September 3, 2008

University of Denver Opens Residence Hall Designed to Keep Upperclassmen on Campus


Contact: Jim Berscheidt of the University of Denver, +1-303-871- 3172, [email protected]

Apartments on top two floors geared toward juniors and seniors

DENVER, Sept. 3 /PRNewswire-USNewswire/ -- The University of Denver is giving juniors and seniors a reason to stay on campus. On Aug. 21, the University officially opened Nagel Hall, a 150,000- square-foot, five-story, environmentally-friendly residence hall with 356 beds.

The new facility not only provides much needed space and modernizes the Universitys housing stock, but was purposefully designed to encourage upperclassmen to remain on campus after they complete the two-year residency requirement.

The first three floors of Nagel Hall will house sophomores in four-person suites with two bedrooms and a shared bathroom. The fourth and fifth floors will have apartment units for juniors and seniors. These fully-furnished apartments will include a kitchen, living room and four single bedrooms.

Having a mixture of sophomores, juniors and seniors together helps diversify the campus, says Mike Furno, associate director of housing operations. Upperclassmen have experience, maturity and an academic focus that contributes a richness to the campus community.

The building features a ground-floor food court offering quick, anytime dining options, multiple lounges and study rooms, common- area kitchens, laundry facilities, a billiards and video game room and an outdoor dining plaza. Nagel Halls front desk is staffed 24/7 and electronic security access is required for both apartment and bedroom entry. On the upper floors, juniors and seniors will enjoy an expansive view of the mountains, Denver skyline and DU campus.

DU Trustee Ralph Nagel and his wife, Trish, contributed $4 million to spearhead the project, which cost a total of $39.8 million. Ralph Nagel, an accomplished artist, also contributed works from his own collection to be displayed throughout the building. At his request, a special residential room with studio space has been built for an artist-in-residence program currently being developed in cooperation with the School of Art and Art History.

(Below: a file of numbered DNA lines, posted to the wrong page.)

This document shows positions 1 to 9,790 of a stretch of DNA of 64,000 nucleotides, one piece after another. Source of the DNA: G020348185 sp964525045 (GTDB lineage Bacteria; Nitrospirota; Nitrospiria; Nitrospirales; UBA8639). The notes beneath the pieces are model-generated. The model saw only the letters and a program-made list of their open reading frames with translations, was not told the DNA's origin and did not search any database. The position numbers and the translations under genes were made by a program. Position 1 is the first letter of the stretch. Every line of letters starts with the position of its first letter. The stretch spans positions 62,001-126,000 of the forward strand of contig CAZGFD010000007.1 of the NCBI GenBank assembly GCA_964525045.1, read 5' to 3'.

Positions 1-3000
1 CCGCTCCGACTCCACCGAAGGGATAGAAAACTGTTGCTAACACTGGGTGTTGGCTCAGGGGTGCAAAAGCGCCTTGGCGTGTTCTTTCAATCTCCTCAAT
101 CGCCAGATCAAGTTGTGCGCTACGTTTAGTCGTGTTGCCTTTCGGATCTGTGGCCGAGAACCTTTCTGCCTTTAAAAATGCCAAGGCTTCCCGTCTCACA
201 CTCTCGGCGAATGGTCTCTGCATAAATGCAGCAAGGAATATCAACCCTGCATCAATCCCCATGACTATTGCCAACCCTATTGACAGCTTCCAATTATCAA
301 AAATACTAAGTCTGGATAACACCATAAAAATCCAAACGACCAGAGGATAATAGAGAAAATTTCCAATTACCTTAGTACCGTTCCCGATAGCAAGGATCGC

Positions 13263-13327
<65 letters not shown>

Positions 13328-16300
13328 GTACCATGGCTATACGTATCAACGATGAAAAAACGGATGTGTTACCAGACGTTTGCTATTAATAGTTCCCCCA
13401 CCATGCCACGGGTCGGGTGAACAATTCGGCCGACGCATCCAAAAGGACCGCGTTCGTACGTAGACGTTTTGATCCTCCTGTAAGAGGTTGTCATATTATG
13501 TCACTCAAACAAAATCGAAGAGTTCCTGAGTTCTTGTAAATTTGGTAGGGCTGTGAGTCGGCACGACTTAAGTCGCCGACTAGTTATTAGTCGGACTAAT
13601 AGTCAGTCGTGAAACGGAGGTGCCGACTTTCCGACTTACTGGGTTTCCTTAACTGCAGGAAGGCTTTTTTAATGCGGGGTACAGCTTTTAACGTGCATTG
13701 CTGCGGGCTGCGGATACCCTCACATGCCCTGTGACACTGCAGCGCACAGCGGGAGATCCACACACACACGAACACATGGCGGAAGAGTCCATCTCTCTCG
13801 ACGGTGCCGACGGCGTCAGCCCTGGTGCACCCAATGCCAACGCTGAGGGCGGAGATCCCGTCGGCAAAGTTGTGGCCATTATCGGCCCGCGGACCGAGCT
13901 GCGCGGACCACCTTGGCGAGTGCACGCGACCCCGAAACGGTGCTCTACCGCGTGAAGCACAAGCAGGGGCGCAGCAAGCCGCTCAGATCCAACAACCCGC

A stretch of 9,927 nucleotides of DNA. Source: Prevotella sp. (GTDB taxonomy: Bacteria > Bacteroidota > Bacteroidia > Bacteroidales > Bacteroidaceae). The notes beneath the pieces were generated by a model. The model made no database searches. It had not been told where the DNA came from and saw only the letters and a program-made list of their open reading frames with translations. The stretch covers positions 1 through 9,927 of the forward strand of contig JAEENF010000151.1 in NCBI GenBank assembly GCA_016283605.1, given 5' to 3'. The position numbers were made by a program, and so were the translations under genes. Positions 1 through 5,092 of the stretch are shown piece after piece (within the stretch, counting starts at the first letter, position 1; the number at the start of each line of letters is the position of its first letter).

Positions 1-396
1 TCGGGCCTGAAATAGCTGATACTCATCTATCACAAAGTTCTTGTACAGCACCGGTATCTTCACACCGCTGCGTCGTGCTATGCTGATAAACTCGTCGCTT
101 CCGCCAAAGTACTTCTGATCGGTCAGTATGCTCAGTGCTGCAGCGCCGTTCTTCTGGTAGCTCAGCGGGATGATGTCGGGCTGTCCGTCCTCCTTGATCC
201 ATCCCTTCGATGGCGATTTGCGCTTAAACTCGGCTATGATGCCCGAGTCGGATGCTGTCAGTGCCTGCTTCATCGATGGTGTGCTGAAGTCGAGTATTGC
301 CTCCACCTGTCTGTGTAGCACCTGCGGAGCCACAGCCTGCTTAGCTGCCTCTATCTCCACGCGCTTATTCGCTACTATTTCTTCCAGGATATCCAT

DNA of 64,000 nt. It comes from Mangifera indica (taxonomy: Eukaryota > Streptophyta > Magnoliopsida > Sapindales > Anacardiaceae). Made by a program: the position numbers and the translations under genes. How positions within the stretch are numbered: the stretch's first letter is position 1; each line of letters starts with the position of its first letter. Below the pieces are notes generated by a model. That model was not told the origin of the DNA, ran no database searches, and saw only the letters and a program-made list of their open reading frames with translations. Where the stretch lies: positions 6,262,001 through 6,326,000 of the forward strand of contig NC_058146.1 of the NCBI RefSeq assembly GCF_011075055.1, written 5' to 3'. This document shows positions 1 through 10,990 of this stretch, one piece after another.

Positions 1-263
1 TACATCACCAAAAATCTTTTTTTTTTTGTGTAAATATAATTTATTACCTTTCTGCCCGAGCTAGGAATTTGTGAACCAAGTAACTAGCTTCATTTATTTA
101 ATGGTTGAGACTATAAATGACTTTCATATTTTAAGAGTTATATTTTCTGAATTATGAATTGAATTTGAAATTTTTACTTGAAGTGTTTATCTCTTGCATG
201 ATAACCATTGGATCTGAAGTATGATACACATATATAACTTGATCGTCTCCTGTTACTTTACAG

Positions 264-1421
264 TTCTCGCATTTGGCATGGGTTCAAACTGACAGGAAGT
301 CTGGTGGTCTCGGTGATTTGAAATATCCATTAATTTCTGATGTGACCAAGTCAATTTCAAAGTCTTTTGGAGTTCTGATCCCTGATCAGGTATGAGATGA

To lessen the structures environmental impact, architects have incorporated an energy efficient heating-and-cooling system, a copper roof made of 90 percent recycled materials, low water-use faucets, dual-flush toilets and low-VOC paint and carpet glues. The Universitys signature structural masonry, which is designed to last well beyond 100 years, was created using regionally-sourced bricks. The projects general contractor, GH Phipps Construction, recycled the construction debris, diverting as much as 75 percent from landfills. The University has submitted the project to the U.S. Green Building Council for consideration for LEED (Leadership in Energy and Environmental Design) Gold certification.

University Architect Mark Rodgers took great care to design a building that not only fits into the surrounding physical landscape, but serves as an open, central point of activity on campus. In addition to first- and second-year students and upperclassmen, Nagel Hall will also house academic research space, offices and classrooms for the Department of Psychology and classrooms for the Center for Teaching and Learning.

Nagel Hall is meant to be a building like Grand Central Station, a crossing point of campus, he says. Its designed to be much more than a place where people sleep.

TheUniversityofDenver(, the oldest private university in theRockyMountainregion, enrolls approximately 11,117 students in its undergraduate and graduate programs. The Carnegie Foundation classifies theUniversityofDenveras aResearchUniversitywith high research activity.

SOURCE University of Denver

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